Is This Hi-Tech Diagnostic Tool the Final Frontier of Medicine?

Confession time: I was a Trekkie. Yes, I lusted after Captain Kirk. But deep down my heart belonged to Bones, the smack-talking ship’s chief medical officer who often saved the day with help of his space-aged gizmos and gadgets.

Decades ago, when Star Trek was a prime time sensation, I was glued to my parents black and white TV for every minute of the voyage of the Star ship Enterprise. In many ways, that sci-fi series boldly went where no man or woman had gone before, breaking barriers of gender and race and challenging social mores. But even more that that, Star Trek allowed us to glimpse into a future that united technology and medicine in a way that seemed (at the time) out of this world. But today, scientists are catching up to Dr. McCoy (aka Bones) and the Enterprise’s sleek sick bay.

This month Final Frontier Medical Devices, the team from Basil Leaf Technologies, presented DxtER, a home medical device that can test for 12 different ailments and track five major vital signs, non-invasively! No more drawing blood and taking trips to the doctor’s office.

The device can diagnose a plethora of conditions, including: anemia, atrial fibrillation (irregular heartbeat), diabetes, sleep apnea, COPD, UTIs, pneumonia, ear infection, high blood pressure, whooping cough, mononucleosis and increased white blood cell counts.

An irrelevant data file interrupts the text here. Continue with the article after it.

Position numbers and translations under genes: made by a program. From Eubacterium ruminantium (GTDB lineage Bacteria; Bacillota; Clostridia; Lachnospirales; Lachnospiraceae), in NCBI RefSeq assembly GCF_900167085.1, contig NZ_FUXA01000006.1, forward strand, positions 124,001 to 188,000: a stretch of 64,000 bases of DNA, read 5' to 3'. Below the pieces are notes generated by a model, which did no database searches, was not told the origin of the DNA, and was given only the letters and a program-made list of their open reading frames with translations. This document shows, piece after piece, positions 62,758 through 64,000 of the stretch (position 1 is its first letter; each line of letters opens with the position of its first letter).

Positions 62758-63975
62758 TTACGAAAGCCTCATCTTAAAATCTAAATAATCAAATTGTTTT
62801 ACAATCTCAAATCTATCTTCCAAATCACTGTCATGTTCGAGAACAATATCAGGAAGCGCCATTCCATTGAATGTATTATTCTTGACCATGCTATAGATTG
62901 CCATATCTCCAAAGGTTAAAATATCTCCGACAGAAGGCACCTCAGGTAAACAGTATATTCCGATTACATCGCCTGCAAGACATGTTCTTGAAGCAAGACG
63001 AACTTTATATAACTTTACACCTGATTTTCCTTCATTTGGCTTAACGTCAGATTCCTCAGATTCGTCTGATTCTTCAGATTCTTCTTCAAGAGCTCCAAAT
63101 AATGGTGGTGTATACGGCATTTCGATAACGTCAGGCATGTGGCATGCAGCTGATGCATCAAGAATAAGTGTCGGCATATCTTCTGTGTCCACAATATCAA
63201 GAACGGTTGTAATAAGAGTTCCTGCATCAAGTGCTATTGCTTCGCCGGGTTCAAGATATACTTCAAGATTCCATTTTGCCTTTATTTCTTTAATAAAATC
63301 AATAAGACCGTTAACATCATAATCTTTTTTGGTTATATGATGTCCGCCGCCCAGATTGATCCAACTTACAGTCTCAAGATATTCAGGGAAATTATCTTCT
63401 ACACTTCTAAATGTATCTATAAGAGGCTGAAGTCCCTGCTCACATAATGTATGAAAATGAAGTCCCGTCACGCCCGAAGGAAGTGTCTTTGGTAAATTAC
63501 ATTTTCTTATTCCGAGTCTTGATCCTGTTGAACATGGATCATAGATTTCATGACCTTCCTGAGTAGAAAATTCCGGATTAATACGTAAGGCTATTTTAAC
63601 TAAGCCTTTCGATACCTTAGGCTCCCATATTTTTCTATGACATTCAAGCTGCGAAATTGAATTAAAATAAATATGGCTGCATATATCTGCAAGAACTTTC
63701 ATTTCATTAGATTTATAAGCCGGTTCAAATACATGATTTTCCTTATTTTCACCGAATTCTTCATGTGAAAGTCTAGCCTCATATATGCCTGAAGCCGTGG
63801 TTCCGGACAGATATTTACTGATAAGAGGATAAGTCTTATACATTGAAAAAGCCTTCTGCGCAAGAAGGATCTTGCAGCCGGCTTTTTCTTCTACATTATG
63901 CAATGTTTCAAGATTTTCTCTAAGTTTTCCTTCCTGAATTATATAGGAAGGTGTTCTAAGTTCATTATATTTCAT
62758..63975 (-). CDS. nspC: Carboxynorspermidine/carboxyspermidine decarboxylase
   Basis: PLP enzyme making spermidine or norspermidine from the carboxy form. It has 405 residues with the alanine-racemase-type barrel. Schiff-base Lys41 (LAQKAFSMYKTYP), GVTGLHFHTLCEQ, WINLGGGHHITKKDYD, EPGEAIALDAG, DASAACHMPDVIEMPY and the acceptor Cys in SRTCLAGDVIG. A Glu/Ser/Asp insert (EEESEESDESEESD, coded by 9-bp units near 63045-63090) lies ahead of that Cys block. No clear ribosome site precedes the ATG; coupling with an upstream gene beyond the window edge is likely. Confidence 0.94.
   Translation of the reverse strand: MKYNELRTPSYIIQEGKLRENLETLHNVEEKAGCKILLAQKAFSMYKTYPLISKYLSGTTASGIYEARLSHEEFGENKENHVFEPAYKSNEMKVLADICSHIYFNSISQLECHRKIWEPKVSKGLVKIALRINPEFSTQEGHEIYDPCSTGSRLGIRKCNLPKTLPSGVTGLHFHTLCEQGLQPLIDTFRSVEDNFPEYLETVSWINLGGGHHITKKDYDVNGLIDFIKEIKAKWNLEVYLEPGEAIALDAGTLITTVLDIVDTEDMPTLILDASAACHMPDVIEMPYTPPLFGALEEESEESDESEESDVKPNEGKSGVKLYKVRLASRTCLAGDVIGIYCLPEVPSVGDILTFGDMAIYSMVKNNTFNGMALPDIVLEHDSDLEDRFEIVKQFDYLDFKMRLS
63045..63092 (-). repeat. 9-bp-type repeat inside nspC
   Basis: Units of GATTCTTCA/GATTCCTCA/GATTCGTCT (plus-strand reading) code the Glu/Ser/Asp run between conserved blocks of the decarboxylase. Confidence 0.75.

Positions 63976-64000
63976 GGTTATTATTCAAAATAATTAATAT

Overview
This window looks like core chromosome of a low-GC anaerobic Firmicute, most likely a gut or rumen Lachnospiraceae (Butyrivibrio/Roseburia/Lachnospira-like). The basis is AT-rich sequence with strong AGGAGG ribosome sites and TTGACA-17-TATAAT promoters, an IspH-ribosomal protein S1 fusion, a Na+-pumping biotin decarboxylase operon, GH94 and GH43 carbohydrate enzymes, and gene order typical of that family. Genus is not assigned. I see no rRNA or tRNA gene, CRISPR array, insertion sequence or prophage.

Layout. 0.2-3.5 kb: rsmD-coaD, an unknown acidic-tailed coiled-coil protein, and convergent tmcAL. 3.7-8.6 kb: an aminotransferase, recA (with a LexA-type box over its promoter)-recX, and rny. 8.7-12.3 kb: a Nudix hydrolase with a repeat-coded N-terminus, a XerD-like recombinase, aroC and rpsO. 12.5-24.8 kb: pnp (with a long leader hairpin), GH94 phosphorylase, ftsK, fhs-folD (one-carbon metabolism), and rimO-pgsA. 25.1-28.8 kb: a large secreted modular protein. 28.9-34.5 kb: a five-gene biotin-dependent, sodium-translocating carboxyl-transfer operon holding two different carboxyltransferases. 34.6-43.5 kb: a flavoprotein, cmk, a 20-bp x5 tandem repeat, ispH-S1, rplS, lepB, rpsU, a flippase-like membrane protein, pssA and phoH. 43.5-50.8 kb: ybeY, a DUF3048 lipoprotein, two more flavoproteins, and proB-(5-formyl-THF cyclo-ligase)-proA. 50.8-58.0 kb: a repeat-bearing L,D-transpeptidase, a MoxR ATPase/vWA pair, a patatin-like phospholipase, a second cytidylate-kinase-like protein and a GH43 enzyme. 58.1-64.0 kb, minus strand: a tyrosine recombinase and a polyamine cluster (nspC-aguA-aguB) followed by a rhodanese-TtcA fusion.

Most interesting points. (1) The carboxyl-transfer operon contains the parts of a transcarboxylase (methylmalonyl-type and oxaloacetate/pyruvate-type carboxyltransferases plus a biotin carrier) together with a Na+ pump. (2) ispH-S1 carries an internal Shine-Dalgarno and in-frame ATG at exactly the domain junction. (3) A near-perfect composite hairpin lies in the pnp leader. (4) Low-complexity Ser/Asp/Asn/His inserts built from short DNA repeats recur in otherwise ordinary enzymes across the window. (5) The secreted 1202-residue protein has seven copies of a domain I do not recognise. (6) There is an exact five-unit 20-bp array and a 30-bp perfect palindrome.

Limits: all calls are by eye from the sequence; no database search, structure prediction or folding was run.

Although not as sleek or compact as Bones’ tricorder, the DxtER has an accuracy rate of 70% when tested against an approved set of anonymous patient charts.

At home, the user simply inputs data into diagnostic software (easily downloaded on a mobile device) and then applies: a chest sensor for monitoring heart rate, respiration and temperature; a wrist and hand sensor that checks blood pressure, hemoglobin, white blood cell counts, blood sugar levels, and blood oxygen levels; a digital stethoscope to monitor breathing sounds; and a spirometer to measure lung air capacity.

No it’s not as simple as waving a device in front of your body for a few seconds, but DxtER could help you manage health care costs by being able to conduct basic vital sign analysis before heading to the doctor’s office.

Although this diagnostic tool cannot yet provide comprehensive analysis and definitive screenings for rare diseases like multiple sclerosis, pulmonary disease, Parkinson’s or ALS, it could eliminate the more common ailments and make it easier to provide your healthcare provider with basic medical data to help speed along the process.

Also, for people with rare autoimmune diseases or whose immune systems have been compromised, DxtER could prevent a trip to the doctor’s office during cold and flu season — thereby avoiding exposure to harmful germs.

Although DxtER probably won’t be available in time for this holiday season, it could make a perfect gift for any health-conscious person on your list. For $200-400, the future of medical diagnostics can be yours… as soon as it passes its clinical trials. To find out more on this story in Newsmax, click here.


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